IN RE: COLONIA L. et al., Persons Coming Under the Juvenile Court Law. KINGS COUNTY HUMAN SERVICES AGENCY, Plaintiff and Respondent, v. MARIO G. et al., Defendants and Appellants.
MARIO G. et al., Petitioners, v. The SUPERIOR COURT OF KINGS COUNTY, Respondent; KINGS COUNTY HUMAN SERVICES AGENCY, Real Party in Interest.
In these consolidated proceedings, a father and mother seek this court's review of numerous juvenile dependency court orders. While this case is procedurally rather complicated, the issues are fairly straightforward. In summary, after receiving twelve months of reunification services, Mario G., natural father of Colonia and Mario, successfully obtained a peremptory writ from this court entitling him to an additional six months of services. He now objects to some of the tasks which the juvenile court subsequently directed him to complete. He also challenges the juvenile court's orders terminating further visitation between himself and Colonia as well as permitting Colonia to move out of state with her foster parents. For her part, the mother, Wanda L., disputes the order permitting Colonia to move out of state with her foster parents as well as a much earlier juvenile court order terminating reunification services for her benefit as to three of her four children, Colonia, Celestina and Enrique. On review, we conclude that none of the parents' contentions are persuasive.
I. & II.***III. Interstate Compact on the Placement of Children
The father and the mother each argue the juvenile court violated the Interstate Compact on the Placement of Children (Civ.Code, § 265) 8 by permitting Colonia to move out-of-state with her foster family. According to them, child welfare authorities in Washington were entitled to evaluate Colonia's placement with her foster family before the juvenile court approved the move. On review, it appears the interstate compact is inapplicable to this case.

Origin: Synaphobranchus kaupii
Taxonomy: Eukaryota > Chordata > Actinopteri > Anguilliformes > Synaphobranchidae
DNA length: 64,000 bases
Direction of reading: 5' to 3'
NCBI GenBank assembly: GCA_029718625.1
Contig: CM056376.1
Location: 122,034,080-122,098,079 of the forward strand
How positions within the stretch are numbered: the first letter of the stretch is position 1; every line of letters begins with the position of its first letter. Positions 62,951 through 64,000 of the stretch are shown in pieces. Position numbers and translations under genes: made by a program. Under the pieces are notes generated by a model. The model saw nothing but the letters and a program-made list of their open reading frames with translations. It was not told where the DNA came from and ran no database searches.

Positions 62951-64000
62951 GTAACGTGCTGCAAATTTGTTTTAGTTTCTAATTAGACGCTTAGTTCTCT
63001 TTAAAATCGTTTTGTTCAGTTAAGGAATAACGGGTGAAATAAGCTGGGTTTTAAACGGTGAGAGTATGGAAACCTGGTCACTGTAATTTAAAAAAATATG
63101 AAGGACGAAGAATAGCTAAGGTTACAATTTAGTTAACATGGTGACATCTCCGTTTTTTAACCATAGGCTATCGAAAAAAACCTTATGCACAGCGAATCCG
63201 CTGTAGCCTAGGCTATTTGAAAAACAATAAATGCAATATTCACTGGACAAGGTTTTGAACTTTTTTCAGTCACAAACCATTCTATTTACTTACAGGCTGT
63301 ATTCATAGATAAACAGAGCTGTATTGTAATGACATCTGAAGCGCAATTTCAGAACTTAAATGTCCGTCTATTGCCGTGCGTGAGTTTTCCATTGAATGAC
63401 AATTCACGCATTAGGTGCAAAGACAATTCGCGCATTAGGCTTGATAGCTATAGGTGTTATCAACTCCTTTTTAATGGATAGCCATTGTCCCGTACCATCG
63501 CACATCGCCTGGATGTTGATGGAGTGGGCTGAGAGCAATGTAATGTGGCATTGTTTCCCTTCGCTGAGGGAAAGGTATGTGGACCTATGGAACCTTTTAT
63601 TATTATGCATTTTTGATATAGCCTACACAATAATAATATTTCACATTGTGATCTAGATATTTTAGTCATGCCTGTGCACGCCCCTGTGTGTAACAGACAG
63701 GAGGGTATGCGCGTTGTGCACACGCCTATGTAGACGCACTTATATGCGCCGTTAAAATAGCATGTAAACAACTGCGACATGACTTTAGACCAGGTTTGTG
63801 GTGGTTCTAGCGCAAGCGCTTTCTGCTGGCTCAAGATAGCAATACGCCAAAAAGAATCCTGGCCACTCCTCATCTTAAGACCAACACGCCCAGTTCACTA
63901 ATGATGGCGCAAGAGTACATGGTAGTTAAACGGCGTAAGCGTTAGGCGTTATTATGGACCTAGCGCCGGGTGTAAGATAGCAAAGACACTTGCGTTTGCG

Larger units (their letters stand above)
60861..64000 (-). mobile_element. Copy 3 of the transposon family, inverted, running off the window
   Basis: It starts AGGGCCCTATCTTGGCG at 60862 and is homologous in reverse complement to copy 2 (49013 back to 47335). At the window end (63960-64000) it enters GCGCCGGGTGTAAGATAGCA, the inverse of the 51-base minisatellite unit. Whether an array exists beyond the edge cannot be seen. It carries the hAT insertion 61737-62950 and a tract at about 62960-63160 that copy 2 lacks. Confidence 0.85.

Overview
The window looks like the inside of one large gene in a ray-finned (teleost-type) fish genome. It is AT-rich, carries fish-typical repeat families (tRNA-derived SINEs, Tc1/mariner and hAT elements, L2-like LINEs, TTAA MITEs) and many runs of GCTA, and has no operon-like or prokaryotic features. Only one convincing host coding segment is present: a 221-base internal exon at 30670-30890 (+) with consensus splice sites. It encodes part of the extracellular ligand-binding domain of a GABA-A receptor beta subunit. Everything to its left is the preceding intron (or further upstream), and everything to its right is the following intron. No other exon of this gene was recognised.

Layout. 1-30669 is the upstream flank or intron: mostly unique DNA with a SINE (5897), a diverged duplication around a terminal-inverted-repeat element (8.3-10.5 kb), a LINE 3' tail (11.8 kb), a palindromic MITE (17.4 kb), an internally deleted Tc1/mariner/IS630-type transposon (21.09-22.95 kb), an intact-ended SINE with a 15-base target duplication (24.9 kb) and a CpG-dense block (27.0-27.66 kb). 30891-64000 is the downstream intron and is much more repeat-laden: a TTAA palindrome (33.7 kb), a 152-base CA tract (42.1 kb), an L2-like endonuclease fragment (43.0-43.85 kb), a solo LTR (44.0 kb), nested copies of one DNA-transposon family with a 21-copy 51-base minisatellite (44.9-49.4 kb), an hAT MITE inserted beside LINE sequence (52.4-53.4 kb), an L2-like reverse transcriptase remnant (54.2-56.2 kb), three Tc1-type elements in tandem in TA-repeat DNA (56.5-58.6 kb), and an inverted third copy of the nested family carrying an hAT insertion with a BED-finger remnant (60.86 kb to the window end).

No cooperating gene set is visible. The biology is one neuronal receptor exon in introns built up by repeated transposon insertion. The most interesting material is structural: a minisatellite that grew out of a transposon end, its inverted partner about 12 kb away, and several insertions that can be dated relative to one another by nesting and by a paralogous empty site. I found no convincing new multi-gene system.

The interstate compact symbolizes a cooperative effort among numerous states, including California and Washington, in the interstate placement of children. (Civ.Code, § 265, art. 1.) It seeks to ensure that a child who is subject to interstate placement will be placed in a suitable environment and that the person or institution with whom the child is placed is qualified to provide necessary and desirable care. (Ibid.) 9
The father claims the interstate compact covers the present situation in which the agency asked the juvenile court to permit Colonia to move with her foster parents out of state. He relies on a portion of the interstate compact which provides:
“No sending agency shall send ․ into any other party state any child for placement in foster care ․ unless the sending agency shall comply with each and every requirement set forth in this article and with the applicable laws of the receiving state governing the placement of children therein.” (Civ.Code, § 265, art. 3, subd. (a).)
At present, there is no case law interpreting the interstate compact in this respect.
The father's claim that the interstate compact applies to the circumstances here appears unfounded. First, the agency did not ask the juvenile court to send Colonia to Washington for placement in foster care. It is true that under the agency's proposal Colonia would be living out-of-state in foster care. However, Colonia was in an existing foster care arrangement which, if the court authorized the move, would not change. The only thing which would change was Colonia's address.